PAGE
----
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Helping people spot fake news in Sierra Leone

George Ferguson

Country Director, BBC Media Action Sierra Leone

National elections are always a fascinating experience when working for BBC Media Action. Frequently played out in fragile governance contexts, national elections are generally viewed as a key milestone in the democratic progress of a country.

For the recent elections in Sierra Leone, rapidly increasing levels of access to social media – particularly among young people – had created an important and influential space for political discussion. In 2009, around 2% of people had internet access nationally. By 2016, 16% of people aged 15-30 nationally had access to the internet, rising to 48% in urban areas, with the vast majority using Facebook and WhatsApp on a smartphone.

Irresponsible media content not only has the potential to distort or misinform voters; at worst, it can be used to incite political violence through hate speech. This threat was taken seriously by the government of Sierra Leone in the run up to the election. At one stage in 2017, the Information Minister stated on national radio that the government might ‘close down social media’ if they perceived it to pose a credible threat to national security. As in so many political contexts, security concerns over ‘fake news’ seemed to be threatening the most basic of democratic freedoms: the rights of access to information and freedom of expression.

Finding a balance between national security and personal freedom – particularly on social media – is something that governments and societies continue to struggle with. The development of social media represents a steep learning curve for many in Sierra Leone, where education remains an issue and where inappropriate content and misinformation can spread alarmingly quickly (as evidenced during the 2017 mudslide and 2014/15 Ebola crisis).

One thing could be said of social media spaces during the 2018 election: they were going to be busy. Whether this would be busy-good or busy-bad remained to be seen. Managing the largest Facebook page in Sierra Leone, the BBC Media Action office in Freetown was in a strong position to reach its 500,000 followers, and beyond, with trusted and independent media content.

Data from a 2016 national audience survey, as well as from analysis of our own social media metrics, helped to provide a unique set of insights into online audiences in Sierra Leone. The team in Freetown decided early on during the project design that we would not have the resources to directly fact-check or counter fake news reports ourselves. Instead we decided to help both audiences and practitioners increase what the wider BBC is calling ‘media literacy’ – the ability to better identify misinformation and therefore more effectively navigate social media spaces.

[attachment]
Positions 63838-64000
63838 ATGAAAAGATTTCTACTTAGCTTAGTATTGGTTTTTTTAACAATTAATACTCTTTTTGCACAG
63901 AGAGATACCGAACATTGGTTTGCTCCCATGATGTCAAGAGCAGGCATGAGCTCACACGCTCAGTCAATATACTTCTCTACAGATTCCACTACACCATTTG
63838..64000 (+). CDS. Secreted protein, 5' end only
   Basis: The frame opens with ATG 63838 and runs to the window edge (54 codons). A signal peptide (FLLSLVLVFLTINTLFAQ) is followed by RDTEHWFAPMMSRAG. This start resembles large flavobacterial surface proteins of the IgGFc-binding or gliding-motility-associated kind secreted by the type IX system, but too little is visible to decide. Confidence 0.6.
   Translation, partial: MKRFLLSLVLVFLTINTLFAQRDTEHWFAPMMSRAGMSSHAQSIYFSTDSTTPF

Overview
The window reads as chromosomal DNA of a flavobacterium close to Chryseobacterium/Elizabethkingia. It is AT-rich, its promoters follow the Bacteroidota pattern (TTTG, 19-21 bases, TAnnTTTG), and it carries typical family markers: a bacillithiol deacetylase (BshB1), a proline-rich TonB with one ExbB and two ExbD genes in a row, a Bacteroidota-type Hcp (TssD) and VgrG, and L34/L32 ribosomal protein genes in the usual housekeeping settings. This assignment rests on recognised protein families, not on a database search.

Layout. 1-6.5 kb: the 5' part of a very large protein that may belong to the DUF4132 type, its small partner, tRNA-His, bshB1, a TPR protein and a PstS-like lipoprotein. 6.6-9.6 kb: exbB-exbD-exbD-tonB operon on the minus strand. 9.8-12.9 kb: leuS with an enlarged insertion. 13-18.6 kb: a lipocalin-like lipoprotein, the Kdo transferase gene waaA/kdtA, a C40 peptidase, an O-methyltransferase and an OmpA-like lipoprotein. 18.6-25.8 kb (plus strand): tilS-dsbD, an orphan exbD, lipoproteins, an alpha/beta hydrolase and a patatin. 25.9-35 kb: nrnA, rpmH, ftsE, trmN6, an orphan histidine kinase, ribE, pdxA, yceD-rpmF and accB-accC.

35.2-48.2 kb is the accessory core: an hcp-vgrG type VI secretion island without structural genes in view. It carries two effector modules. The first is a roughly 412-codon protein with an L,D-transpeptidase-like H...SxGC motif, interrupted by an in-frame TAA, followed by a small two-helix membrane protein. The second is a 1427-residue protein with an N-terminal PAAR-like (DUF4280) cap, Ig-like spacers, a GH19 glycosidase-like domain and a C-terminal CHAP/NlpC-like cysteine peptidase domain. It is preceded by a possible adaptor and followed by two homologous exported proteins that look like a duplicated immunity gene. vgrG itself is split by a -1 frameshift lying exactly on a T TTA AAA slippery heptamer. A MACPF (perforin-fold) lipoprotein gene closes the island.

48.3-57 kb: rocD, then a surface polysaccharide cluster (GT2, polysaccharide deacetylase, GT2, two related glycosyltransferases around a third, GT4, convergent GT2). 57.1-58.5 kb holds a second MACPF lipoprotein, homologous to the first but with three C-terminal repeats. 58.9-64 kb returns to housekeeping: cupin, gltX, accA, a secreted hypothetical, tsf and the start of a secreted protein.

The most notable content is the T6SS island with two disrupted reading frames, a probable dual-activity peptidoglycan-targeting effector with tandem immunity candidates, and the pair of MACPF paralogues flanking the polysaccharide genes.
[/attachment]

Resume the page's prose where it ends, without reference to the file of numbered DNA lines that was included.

As part of UNDP’s conflict mitigation programme, and with funding from UK Aid, we developed a programme of activities designed to increase responsible use of social media during the elections. We did two things with this support. Firstly, we designed and delivered a series of in-depth training sessions on responsible use of social media to three key groups: journalists, election management bodies, and young people who are active on social media. Secondly, we produced a range of media content (films and graphics) to inform wider audiences about more responsible use of social media.

Research findings showed that the training was effective in increasing knowledge around responsible use of social media. Following their training, there was a 25% increase in the number of participants who agreed with the statement ‘I can identify untrue news stories or fake news’. The ‘zebra crossing technique’, illustrated in this video, was especially helpful in reminding participants to cross-check and verify information and the source of stories before sharing them.

We produced a wide range of content for broadcast on our Sierra Leone Facebook page. These posts attempted to explain how to identify fake news and misinformation, inform followers of the legal implications of sharing other people’s posts, and share tips about online safety. For all our posts about the responsible use of social media during the elections period, the average ‘reach’ was 43,500 people per post. This was measured through our Facebook page metrics and doesn’t capture the additional reach achieved through individuals choosing to share our content on other platforms such as WhatsApp.

When the election went to a second-round run-off, political tensions increased and the rhetoric from politicians started to exploit religious and tribal differences. This was also evident in inappropriate and offensive user-generated content circulating on social media platforms at the time. Yet it seems that this did not result in political violence, as many feared it might. The people of Sierra Leone remained calm, turned out to vote, and managed a largely peaceful transition of power. Whilst it’s not possible to directly attribute our work to this achievement, we believe that an increase in media literacy among Sierra Leoneans online made a valuable contribution to building social resilience to misinformation.

George Ferguson is BBC Media Action's Country Director in Sierra Leone 


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